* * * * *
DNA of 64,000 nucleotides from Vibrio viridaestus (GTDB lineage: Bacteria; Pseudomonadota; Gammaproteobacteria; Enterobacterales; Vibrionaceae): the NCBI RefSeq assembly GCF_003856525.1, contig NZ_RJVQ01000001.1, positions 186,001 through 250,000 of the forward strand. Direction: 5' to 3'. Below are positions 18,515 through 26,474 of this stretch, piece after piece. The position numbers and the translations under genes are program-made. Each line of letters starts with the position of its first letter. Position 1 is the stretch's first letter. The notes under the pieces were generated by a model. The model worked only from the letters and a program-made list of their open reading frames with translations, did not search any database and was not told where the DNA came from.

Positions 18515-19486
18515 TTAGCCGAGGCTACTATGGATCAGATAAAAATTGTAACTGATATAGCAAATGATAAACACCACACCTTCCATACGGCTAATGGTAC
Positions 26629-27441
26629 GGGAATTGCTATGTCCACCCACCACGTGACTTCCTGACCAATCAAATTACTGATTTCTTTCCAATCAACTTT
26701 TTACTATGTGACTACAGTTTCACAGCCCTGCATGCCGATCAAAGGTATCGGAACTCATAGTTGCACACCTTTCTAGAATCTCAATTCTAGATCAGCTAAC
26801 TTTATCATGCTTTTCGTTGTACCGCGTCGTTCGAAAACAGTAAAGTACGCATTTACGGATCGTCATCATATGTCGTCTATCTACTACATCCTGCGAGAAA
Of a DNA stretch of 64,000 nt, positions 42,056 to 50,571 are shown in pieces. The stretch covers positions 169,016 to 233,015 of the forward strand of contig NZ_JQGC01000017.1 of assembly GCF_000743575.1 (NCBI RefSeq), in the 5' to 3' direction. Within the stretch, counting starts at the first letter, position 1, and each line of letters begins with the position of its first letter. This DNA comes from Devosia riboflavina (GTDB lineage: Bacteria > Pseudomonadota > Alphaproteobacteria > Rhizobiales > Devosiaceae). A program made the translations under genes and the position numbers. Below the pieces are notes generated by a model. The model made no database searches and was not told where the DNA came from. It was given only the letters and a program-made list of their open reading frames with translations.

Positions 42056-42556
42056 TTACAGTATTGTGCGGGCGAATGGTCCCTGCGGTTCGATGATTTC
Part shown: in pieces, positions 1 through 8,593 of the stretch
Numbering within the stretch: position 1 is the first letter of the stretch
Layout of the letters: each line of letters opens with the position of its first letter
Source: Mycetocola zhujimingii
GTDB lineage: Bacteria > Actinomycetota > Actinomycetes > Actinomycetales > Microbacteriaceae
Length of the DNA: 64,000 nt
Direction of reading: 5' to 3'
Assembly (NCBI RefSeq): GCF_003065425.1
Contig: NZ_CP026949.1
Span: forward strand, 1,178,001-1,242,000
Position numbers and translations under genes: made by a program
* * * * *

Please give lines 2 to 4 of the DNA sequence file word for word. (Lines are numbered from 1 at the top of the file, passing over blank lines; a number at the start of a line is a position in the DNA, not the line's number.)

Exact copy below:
Positions 18515-19486
18515 TTAGCCGAGGCTACTATGGATCAGATAAAAATTGTAACTGATATAGCAAATGATAAACACCACACCTTCCATACGGCTAATGGTAC
Positions 26629-27441